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Key value for chemical safety assessment

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Toxicity studies have shown some evidence for absorption following oral administration, based upon limited perturbations in haematological and clinical chemistry parameters and some organ weight changes, although these were restricted to liver and spleen, and there were no associated pathological changes. The use of corn oil as a vehicle may have facilitated the absorption of this lipophilic test substance, and absorption would be promoted by bile acids, similarly to other lipids absorbed from diet.

Although there was no evidence of any dermal penetration in the rat and rabbit, following occluded application, the moderate dermal sensitisation result in the guinea pig demonstrated that some material was absorbed through the skin in this species.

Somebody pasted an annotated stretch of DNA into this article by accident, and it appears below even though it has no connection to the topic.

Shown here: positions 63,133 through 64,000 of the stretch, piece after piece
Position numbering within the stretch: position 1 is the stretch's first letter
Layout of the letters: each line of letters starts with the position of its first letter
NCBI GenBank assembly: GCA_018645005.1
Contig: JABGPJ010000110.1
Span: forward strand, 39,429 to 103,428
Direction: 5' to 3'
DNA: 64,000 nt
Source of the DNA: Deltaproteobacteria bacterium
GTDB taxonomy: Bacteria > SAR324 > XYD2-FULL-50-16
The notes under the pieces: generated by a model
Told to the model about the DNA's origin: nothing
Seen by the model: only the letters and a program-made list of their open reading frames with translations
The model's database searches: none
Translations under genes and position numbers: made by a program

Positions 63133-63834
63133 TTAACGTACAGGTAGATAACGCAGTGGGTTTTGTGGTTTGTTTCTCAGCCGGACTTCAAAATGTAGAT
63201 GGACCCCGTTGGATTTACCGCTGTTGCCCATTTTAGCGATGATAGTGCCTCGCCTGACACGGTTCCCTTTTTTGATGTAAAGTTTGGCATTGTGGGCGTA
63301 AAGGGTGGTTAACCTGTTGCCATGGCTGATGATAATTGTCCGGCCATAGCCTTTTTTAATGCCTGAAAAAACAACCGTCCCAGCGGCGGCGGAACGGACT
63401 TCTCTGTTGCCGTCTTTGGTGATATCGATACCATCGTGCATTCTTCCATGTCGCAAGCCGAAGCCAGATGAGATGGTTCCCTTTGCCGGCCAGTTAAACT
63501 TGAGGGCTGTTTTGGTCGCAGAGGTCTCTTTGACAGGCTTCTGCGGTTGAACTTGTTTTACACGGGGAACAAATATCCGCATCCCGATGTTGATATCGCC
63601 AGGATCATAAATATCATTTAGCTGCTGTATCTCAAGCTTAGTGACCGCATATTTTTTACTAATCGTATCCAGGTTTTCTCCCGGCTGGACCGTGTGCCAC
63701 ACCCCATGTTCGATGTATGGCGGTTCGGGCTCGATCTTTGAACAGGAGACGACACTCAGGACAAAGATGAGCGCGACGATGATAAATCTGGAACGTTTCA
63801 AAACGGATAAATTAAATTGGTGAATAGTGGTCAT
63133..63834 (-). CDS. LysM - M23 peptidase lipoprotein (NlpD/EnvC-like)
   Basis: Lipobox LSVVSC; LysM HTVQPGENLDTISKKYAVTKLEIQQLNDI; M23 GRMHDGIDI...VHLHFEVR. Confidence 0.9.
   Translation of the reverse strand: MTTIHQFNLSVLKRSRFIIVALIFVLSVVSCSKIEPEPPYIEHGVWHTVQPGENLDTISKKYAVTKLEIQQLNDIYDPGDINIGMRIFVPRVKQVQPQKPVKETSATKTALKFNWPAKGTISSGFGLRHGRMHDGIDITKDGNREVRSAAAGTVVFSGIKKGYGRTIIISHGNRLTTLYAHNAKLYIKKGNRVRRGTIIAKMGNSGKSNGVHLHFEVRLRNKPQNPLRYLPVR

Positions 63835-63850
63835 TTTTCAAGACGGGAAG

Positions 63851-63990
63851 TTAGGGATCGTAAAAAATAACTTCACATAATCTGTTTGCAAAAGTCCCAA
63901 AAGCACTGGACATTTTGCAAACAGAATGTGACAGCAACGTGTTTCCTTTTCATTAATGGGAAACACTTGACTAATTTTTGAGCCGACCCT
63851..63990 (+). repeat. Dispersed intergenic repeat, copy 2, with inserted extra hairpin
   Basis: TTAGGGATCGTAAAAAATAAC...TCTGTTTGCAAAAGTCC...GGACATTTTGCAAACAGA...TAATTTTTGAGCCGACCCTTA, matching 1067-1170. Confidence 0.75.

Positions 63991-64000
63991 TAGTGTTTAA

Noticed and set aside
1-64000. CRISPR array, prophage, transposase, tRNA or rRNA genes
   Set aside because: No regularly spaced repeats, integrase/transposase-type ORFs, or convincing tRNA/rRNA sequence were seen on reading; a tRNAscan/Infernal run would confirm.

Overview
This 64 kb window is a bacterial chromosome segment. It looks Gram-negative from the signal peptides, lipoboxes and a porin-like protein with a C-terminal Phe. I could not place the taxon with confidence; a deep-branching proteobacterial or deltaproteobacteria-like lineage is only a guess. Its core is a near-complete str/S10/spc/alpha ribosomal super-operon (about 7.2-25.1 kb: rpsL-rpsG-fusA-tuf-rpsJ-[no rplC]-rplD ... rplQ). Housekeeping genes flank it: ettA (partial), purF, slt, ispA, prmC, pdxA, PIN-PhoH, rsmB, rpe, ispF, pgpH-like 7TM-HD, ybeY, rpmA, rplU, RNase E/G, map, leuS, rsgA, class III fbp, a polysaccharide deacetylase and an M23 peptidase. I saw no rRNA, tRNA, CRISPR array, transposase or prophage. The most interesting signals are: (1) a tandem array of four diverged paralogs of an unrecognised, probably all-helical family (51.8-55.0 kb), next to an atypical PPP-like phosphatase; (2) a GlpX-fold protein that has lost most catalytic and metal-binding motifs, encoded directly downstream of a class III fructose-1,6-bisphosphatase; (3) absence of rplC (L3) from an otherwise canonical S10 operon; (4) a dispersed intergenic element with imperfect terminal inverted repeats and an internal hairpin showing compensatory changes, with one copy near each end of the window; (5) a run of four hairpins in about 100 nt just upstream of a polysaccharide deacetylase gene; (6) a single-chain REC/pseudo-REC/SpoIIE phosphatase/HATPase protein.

An assessment of the potential absorption is also based upon its physio-chemical properties, which suggest that intact molecules would be subject to absorption across the gastrointestinal mucosa following oral administration. The structures and chain lengths of the saturated and unsaturated molecules equate with the predominant fatty acids found in higher plants and animals and are therefore similar to normal endogenous substrates. Whilst the acid amide moiety is likely to be stable, there exists the potential for oxidation to the corresponding fatty acid, with direct incorporation into endogenous metabolism. However, oxidation of the alkyl side chain is more likely and would allow for the progressive breakdown of both the saturated and the unsaturated chains. The absorbed molecules would therefore be expected to be incorporated into cellular lipid metabolism.